Dropping her hands, he drew back to his corner of the chariot, his head leaning against the fair, white watered silk, as if heavy with weariness. In truth, it was so; heavy with the weariness caused by carking care. He had spoken all too impulsively; the avowal was wrung from him in the moment’s bitter strife. A balm upon his conscience that he had done his duty by her in love? Ay. For the love of his inmost heart had been another’s—not hers.
Sibylla did not understand the allusion. It was well. In her weak and trifling manner, she was subsiding into tears when the carriage suddenly stopped. Lionel, his thoughts never free, since a day or two, of Frederick Massingbird, looked up with a start, almost expecting to see him.
Lady Verner’s groom had been galloping on horseback to Verner’s Pride. Seeing Mr. Verner’s carriage, and himself inside it, he had made a sign to Wigham, who drew up. The man rode up to the window, a note in his hand.
“Miss Verner charged me to lose no time in delivering it to you, sir. She said it was immediate. I shouldn’t else have presumed to stop your carriage.”
He backed his horse a step or two, waiting for the answer, should there be any. Lionel ran his eyes over the contents of the note.
“Tell Miss Verner I will call upon her shortly, Philip.”
And the man, touching his hat, turned his horse round, and galloped back towards Deerham Court.
“What does she want? What is it?” impatiently asked Sibylla.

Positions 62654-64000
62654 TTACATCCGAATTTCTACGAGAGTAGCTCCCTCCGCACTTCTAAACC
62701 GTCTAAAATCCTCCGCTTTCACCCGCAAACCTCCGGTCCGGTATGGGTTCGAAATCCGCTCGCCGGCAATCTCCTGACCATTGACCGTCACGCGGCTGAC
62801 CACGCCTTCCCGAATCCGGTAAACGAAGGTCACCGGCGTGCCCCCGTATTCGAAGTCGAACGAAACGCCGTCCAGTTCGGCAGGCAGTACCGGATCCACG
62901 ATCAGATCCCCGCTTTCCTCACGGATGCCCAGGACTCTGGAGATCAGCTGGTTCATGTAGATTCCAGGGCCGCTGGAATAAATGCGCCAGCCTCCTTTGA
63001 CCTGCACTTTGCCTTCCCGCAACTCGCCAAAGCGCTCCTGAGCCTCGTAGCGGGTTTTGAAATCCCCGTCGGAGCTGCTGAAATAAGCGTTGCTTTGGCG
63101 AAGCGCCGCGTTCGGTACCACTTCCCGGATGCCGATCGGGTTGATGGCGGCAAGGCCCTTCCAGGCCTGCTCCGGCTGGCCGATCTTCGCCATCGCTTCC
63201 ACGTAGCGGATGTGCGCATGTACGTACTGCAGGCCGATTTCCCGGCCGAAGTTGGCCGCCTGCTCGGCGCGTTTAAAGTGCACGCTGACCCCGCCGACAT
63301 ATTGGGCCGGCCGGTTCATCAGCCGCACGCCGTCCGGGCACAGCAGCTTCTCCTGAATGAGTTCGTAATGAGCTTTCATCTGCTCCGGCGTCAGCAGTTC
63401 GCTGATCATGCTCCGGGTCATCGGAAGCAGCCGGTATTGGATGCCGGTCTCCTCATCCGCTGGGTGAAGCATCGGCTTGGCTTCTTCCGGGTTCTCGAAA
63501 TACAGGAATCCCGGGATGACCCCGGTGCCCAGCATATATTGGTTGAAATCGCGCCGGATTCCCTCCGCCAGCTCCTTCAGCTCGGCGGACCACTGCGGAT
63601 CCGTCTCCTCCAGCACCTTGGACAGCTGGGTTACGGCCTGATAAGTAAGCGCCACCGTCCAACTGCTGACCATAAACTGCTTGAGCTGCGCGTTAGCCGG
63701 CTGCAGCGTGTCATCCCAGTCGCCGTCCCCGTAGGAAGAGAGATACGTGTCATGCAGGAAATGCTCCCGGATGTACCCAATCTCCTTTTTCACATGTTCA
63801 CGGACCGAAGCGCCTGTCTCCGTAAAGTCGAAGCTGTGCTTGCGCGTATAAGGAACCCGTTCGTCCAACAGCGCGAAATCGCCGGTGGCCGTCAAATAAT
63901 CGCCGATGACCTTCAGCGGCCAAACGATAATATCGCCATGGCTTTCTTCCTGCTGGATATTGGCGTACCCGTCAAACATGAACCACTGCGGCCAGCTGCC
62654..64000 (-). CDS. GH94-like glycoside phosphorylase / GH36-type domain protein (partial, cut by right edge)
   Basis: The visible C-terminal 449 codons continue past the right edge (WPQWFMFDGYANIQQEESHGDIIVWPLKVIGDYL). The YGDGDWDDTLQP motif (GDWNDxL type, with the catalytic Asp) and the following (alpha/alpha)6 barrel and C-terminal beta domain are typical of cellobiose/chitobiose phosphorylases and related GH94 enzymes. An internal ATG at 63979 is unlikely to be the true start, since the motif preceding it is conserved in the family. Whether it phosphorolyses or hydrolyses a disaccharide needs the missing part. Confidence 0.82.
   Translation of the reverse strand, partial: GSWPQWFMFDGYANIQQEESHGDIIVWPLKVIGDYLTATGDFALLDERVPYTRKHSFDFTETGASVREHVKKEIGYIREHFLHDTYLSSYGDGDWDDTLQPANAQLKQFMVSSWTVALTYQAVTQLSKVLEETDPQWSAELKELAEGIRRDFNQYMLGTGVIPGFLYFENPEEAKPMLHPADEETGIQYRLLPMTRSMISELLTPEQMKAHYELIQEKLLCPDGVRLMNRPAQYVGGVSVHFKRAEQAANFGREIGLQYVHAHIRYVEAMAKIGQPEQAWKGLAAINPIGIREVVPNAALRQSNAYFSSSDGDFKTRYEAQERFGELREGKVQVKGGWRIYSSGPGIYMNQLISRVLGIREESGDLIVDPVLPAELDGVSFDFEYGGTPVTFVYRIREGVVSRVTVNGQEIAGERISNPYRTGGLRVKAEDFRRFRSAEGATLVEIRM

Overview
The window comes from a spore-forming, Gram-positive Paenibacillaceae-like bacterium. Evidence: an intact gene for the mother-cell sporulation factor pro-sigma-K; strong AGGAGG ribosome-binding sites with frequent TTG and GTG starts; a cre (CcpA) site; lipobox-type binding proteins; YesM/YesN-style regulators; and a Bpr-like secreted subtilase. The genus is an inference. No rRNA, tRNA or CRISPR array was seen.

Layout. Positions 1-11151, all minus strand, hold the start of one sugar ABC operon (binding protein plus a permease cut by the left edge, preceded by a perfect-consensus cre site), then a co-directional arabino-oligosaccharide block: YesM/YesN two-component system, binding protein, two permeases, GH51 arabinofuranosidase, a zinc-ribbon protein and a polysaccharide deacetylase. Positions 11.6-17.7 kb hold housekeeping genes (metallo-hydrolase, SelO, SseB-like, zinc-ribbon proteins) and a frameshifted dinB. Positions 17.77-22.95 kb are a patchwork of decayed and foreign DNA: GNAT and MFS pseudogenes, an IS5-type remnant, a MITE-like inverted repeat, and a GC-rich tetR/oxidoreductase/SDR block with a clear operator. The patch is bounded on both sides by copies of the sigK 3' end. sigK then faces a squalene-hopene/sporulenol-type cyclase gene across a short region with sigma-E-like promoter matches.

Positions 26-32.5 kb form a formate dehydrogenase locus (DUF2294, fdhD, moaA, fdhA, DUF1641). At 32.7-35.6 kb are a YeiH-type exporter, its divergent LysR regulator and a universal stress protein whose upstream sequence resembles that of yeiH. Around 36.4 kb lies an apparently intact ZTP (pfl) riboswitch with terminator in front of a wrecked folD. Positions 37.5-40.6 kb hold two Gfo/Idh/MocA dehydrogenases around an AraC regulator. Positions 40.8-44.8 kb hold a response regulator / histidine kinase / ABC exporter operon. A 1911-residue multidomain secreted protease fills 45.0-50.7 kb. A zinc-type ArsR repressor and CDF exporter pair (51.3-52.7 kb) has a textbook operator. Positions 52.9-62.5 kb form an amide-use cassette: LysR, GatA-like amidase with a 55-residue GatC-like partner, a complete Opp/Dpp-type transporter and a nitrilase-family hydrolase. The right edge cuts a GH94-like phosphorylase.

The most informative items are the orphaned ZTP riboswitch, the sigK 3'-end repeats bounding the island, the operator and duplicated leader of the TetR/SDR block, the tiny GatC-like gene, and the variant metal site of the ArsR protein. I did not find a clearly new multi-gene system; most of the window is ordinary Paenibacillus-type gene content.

“My mother wishes to see me,” replied Lionel.
“And what else? I know that’s not all,” reiterated Sibylla, her tone a resentful one. “You have always secrets at Deerham Court against me.”
“Never in my life,” he answered. “You can read the note, Sibylla.”
She caught it up, devouring its few lines rapidly. Lionel believed it must be the doubt, the uncertainty, that was rendering her so irritable; in his heart he felt inclined to make every allowance for her; more, perhaps, than she deserved. There were but a few lines:—
“Do come to us at once, my dear Lionel! A most strange report has reached us, and mamma is like one bereft of her senses. She wants you here to contradict it; she says she knows it cannot have any foundation.
Somehow the words seemed to subdue Sibylla’s irritation. She returned the note to Lionel, and spoke in a hushed, gentle tone. “Is it this report that she alludes to, do you think, Lionel?”
“I fear so. I do not know what other it can be. I am vexed that it should already have reached the ears of my mother.”
“Of course!” resentfully spoke Sibylla. “You would have spared her!”
“I would have spared my mother, had it been in my power. I would have spared my wife,” he added, bending his grave, kind face towards her, “that, and all other ill.”